Whilst there are some question marks surrounding dairy products in relation to cancer, several notable studies have been published indicating the extraordinary benefits of vitamin K2 which is found in high concentrations in fermented or mature cheeses. Blue cheeses, feta cheese, or aged hard cheeses such as mature cheddar are all high in vitamin K2, otherwise known as menaquinone.
Vitamin K1, can be derived from a number of vegetable sources, but it is the vitamin K2 that has been shown to be so extraordinarily effective in preventing cancer.
Vitamin K2 can also be found at lower levels in chicken, beef, liver, some animal fats and sauerkraut.
In a study published in the American Journal of Clinical Nutrition 2010, which analysed data from over 24,000 participants covering a ten-year period, the researchers discovered that those who consumed the greatest levels of vitamin K2 were 14% less likely to develop cancer, and 28% less likely to die of it, in comparison with those who had the lowest intake.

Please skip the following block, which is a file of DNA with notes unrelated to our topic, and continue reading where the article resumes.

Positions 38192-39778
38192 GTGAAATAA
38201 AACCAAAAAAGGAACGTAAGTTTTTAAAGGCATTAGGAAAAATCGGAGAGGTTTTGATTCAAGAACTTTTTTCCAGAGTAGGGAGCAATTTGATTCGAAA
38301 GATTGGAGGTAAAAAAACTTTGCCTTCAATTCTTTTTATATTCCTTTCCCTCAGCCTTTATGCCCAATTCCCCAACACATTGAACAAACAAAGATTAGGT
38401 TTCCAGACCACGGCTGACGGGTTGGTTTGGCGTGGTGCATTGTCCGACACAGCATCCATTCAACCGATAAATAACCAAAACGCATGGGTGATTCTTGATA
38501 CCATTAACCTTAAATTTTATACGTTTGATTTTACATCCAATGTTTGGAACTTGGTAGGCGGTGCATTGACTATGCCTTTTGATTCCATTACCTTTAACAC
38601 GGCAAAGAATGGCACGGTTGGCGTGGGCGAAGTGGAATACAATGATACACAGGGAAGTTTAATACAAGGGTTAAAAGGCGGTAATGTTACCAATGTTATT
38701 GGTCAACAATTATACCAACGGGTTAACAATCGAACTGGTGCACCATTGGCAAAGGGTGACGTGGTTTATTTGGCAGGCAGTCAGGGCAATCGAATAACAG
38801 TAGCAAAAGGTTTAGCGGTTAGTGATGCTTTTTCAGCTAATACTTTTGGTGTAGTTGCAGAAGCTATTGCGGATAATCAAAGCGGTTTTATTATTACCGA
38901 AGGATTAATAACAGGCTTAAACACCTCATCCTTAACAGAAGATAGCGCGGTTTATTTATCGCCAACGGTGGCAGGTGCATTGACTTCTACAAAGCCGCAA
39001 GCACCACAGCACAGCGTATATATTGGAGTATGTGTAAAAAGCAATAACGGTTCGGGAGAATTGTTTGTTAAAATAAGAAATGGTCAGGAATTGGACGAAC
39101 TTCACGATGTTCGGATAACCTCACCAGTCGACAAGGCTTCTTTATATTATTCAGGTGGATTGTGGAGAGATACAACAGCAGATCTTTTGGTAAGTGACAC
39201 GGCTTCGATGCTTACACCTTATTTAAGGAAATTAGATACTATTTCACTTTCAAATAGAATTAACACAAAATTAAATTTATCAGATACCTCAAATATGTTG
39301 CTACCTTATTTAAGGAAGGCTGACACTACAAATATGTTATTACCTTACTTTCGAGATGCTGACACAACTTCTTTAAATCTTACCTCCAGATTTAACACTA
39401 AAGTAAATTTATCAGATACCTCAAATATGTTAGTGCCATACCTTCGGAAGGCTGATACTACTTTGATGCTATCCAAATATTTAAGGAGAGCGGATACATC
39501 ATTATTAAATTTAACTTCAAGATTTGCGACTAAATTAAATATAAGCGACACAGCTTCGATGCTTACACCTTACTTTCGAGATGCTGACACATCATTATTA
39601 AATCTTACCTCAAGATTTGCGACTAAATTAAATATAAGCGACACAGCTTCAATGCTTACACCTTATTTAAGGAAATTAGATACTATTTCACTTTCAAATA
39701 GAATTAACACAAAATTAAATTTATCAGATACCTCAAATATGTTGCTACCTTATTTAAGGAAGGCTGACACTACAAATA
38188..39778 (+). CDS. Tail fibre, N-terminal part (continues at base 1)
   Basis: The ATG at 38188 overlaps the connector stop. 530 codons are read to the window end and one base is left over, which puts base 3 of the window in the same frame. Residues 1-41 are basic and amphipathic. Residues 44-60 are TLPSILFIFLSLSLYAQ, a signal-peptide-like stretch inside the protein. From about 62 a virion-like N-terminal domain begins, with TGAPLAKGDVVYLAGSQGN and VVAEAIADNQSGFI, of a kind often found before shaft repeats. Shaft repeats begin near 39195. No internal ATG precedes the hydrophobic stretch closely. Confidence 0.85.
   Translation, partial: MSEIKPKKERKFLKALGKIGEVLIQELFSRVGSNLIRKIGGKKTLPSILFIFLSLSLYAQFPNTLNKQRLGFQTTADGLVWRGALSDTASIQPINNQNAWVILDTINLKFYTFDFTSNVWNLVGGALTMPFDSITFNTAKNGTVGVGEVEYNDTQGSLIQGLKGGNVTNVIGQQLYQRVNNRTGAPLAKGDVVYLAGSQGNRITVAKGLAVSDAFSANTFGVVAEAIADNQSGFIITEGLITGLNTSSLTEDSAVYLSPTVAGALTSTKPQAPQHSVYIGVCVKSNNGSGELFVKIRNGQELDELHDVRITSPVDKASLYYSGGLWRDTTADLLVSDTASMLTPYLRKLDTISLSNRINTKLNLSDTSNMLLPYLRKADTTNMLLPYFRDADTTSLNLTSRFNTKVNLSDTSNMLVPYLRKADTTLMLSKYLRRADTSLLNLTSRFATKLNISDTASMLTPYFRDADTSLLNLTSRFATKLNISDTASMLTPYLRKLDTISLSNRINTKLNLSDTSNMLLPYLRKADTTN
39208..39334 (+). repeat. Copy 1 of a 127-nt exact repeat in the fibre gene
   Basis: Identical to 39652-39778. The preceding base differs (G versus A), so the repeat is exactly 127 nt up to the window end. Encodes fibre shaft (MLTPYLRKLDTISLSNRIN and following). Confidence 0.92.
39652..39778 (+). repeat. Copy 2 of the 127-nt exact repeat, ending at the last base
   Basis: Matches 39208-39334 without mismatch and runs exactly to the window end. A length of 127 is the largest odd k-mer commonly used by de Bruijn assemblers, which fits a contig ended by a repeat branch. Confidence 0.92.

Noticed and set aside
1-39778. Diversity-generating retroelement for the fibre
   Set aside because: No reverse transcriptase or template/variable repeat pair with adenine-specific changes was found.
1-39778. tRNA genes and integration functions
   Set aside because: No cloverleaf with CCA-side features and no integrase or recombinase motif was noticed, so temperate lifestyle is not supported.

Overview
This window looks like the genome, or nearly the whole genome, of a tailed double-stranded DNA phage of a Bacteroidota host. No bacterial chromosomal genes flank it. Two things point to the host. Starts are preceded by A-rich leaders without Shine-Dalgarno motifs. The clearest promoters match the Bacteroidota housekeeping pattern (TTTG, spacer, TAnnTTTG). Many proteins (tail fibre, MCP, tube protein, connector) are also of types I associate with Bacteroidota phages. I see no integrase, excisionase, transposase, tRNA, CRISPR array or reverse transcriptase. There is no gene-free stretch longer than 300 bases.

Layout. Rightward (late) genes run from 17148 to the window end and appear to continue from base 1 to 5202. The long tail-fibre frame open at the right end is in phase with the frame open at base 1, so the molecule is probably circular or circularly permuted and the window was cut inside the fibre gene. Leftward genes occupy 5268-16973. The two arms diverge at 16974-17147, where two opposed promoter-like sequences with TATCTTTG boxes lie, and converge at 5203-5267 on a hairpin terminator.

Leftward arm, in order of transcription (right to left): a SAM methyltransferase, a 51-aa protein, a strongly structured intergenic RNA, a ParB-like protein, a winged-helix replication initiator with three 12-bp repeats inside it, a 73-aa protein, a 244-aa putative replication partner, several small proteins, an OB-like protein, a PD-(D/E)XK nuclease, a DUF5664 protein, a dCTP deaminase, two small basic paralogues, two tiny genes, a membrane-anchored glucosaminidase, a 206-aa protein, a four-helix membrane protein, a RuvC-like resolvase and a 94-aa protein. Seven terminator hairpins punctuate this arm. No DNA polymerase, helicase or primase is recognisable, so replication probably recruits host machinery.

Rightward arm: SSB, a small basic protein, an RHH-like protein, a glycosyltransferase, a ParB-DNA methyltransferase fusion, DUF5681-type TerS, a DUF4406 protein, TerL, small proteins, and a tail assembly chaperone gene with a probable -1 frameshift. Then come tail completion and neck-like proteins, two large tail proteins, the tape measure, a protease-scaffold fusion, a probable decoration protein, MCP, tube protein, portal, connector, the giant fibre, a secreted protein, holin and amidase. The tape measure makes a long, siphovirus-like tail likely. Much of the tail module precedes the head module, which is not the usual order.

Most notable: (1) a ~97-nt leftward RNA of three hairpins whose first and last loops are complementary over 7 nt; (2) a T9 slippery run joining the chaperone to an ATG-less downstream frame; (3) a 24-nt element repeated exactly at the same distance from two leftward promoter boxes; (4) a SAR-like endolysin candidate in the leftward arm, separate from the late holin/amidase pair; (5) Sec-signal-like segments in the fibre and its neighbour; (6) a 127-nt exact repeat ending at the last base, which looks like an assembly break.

In another study, conducted by researchers at the Mayo Clinic, it was discovered that individuals with the highest levels of dietary vitamin K2 intake had a 45% lower risk of developing a cancer of the immune system called non-Hodgkin’s lymphoma.
The issue with cheese is that it is high in animal fat and animal protein, and this has been shown to increase the risk of certain forms of cancer, so perhaps supplementing with vitamin K2 is the most sensible precaution.
Certainly, if you have cancer already, you should consider cutting dairy from your diet immediately so as to avoid the hormones, growth factors, antibiotics and more that are injected into cattle in many countries. Cheese is hard to substitute, but milk can easily be replaced by almond milk, coconut milk, oat milk, rice milk, soya milk and more!